In dependently typed languages such as Agda, Lean, Coq, Idris (and Pie), a mathematical or logical statement can be expressed as a type, and then proven by writing a program that creates an instance of that type. The Curry-Howard isomorphism justifies this by noting that certain structures used to manipulate types are isomorphic to inference rules in logic.

Some types in these languages are not naturally viewed as expressing statements, but are nevertheless types of objects that can be constructed. Consider, for example, the type of function multiplying a natural number (using Nat as the type of natural numbers, and using roughly Idris/Agda syntax):

double : Nat -> Nat
double x = 2 * x

triple : Nat -> Nat
triple x = 3 * x

quadruple : ...

Are these proofs of Nat -> Nat? If so, what does that type "say", if anything? That if Nat, then Nat, but what does that mean? "If natural number then natural number" is not a sentence of English.

The only partial answer I've seen on this topic is from the dialogue in Friedman and Christiansen's The Little Typer, in chapter 8, frames 25-30, pages 177-178. However, Friedman's The Little books are often playful, so it's not clear how seriously to take what's said:

Can every type be read as a statement?
In principle, they could be, but many types would be very uninteresting as statements.
... Nat is not an interesting statement because it is too easy to prove.
How can Nat be proved?
Pick a number, any number.
Okay, 15.
Good job. You have a proof.

According to this, Nat is a statement, even though it's "uninteresting". However, in English "natural number" not an uninteresting statement; it's not a statement at all.

I wondered whether one should interpret Nat in Friedman and Christiansen's discussion as existentially quantified, i.e. as $\exists x : \mbox{Nat}(x)$. That would make sense of the fact that 15 is supposed to be a proof of Nat. But it's not clear why that is the correct interpretation.

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    $\begingroup$ Basically the truth value of a type is whether that type is inhabited, so your existential is the right idea. There are some type theories which go full Curry-Howard and don’t not even have Prop at all. Then you would represent logic with type operations like Prod. But in type theories with Prop, note it isn’t always the case that the Prop version of a statement and the Type version are the same. Depending on the type theory there are subtle but important differences. $\endgroup$
    – Jason Rute
    Mar 30 at 22:29
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    $\begingroup$ For example, a two element type like Unit+ Unit translates logically to something like the statement “True and True”. If you are working in a type theory with proof irrelevance, then “True and True” has one proof, while Unit+ Unit has two distinct elements. Also if propositional extensionality holds then “True” is equal to “True and True”, but you never want Unit to be equal to Unit + Unit. $\endgroup$
    – Jason Rute
    Mar 30 at 22:36
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    $\begingroup$ In my comment above I meant to say “True or True”, not “True and True”. 🤦‍♂️ $\endgroup$
    – Jason Rute
    Mar 31 at 11:59

2 Answers 2


To make the basics clear: languages don't mean anything before you assign them meanings manually, and you can interpret the same language different ways. So if you want to interpret a dependent type theory purely as a programming language, there are no "statements", only programs and their types.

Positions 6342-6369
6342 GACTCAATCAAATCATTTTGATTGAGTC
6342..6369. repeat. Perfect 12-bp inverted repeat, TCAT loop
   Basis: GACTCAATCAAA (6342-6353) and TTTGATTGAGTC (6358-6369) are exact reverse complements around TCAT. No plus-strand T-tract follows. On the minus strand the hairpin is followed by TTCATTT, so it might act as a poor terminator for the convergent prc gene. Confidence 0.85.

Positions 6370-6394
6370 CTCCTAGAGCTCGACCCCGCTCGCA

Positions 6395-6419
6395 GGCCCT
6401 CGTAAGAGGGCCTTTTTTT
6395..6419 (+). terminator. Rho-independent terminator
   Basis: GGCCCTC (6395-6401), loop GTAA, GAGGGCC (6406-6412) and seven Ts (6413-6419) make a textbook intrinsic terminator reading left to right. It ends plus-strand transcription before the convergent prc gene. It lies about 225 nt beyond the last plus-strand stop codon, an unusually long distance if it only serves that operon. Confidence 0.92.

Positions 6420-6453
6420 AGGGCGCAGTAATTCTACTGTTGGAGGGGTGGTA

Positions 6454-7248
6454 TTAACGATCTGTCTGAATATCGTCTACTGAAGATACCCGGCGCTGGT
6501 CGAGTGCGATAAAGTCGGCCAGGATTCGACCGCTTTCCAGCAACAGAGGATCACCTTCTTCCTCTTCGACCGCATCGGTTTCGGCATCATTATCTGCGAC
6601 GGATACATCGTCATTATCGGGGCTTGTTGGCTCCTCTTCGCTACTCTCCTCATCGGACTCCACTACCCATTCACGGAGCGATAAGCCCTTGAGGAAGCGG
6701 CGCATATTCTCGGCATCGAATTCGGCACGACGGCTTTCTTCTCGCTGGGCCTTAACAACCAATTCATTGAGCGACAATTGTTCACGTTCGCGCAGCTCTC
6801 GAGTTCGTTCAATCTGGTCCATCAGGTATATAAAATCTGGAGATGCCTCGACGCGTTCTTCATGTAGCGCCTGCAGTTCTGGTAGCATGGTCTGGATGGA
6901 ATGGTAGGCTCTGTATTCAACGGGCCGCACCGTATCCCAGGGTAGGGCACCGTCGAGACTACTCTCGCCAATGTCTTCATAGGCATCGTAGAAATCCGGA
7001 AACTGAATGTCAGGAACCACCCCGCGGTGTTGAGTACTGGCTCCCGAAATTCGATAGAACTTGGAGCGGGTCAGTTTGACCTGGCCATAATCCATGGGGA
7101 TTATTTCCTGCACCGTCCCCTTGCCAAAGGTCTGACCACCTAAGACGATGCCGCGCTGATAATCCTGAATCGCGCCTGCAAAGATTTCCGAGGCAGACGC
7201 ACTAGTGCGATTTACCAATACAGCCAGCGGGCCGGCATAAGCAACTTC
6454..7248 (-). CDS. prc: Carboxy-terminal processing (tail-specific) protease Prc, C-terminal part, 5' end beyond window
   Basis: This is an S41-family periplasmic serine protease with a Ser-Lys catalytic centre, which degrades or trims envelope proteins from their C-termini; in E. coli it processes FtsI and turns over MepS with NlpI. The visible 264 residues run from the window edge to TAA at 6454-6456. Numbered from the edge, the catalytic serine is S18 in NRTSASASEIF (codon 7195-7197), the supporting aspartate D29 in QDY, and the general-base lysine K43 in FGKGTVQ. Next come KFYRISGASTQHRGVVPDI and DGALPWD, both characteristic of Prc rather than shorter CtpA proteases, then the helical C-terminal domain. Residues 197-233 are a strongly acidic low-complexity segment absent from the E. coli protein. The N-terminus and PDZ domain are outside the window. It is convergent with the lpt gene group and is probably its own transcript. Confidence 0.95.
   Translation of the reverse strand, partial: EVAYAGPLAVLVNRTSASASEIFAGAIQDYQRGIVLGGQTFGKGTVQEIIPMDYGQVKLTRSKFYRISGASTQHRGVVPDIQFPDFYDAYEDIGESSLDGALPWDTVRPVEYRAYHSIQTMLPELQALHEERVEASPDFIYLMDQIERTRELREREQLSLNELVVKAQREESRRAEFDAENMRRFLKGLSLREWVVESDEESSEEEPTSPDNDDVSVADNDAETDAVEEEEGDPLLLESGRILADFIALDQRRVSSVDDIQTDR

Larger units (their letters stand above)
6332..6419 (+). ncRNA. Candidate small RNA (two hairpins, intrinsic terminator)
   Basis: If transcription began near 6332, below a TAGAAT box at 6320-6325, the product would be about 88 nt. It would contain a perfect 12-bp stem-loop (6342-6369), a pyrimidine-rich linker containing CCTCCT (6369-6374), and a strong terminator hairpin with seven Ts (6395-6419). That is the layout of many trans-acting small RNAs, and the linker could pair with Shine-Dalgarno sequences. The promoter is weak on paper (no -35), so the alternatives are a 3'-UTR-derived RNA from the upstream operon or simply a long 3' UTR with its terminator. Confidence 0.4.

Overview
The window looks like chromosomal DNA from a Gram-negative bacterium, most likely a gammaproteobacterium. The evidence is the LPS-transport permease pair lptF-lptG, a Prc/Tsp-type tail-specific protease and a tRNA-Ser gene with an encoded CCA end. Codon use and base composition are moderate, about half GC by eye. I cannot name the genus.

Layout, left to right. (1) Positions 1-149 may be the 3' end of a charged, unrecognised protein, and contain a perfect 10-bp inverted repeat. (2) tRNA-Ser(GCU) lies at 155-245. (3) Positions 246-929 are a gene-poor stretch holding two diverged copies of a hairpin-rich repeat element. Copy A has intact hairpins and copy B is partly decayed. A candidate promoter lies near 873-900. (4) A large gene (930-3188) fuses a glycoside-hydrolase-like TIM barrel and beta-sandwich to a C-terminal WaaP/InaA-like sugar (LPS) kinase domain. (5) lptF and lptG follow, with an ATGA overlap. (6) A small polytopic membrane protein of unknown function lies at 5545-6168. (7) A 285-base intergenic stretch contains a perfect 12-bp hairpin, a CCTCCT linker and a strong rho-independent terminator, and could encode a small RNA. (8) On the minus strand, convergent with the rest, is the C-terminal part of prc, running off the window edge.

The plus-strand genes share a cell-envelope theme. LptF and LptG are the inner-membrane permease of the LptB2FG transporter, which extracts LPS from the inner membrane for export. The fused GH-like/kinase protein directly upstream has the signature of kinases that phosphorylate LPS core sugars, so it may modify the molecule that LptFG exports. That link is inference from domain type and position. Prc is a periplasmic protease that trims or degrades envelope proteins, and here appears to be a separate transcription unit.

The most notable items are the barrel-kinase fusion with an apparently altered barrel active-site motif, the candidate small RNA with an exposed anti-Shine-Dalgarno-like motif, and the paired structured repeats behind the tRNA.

Two other interpretations are relevant here. The "Propositions = Types" one, and the "Propositions ⊆ Types" one. ("Proposition" is synonymous with "logical statement" in your question, which may be confusing because some people use that word for "a proven logical statement". We don't do that here.)

Under the first interpretation, Nat is equivalent to the true proposition, so it indeed is not very interesting. Your last expression $\exists x. \operatorname{Nat}(x)$ doesn't quite make sense, because every variable here has a type, and you can't assume some untyped mysterious object, and later decide what the type is. However, you can say $\exists (x : \textrm{Nat}). \textrm{True}$, which is isomorphic (under the "Propositions = Types" reading) to $\textrm{Nat}$, because $\textrm{True}$ has exactly one proof, so it doesn't add any new information. And indeed, the Little Typer is completely serious here: $\textrm{Nat}$ can be read as the proposition "there exists a natural number such that $\textrm{True}$ is true (which is a trivial condition and can be removed)" this way.

However, under the second reading, Nat is not a proposition. Only some types are propositions: namely the ones where there are at most one element. This is quite natural: suppose $f$ is the map from even numbers to integers, and $f(p) = f(q)$, it definitely should be true that $p = q$. If we define the type of even numbers as an integer together with an element of $\textrm{isEven}(n)$, then this means any two elements of $\textrm{isEven}(n)$ has to be equal, otherwise we could have the same $n$ equipped with two different proofs, giving use two different even numbers, which is absurd. Since Nat has at least two different elements (you can see a proof in the Little Typer later in the book), we conclude that it cannot be interpreted as a proposition under this reading.

Ultimately, you choose between these interpretations as you see fit. Different interpretations may give different insights in different situations. I hope this sorts things up a bit.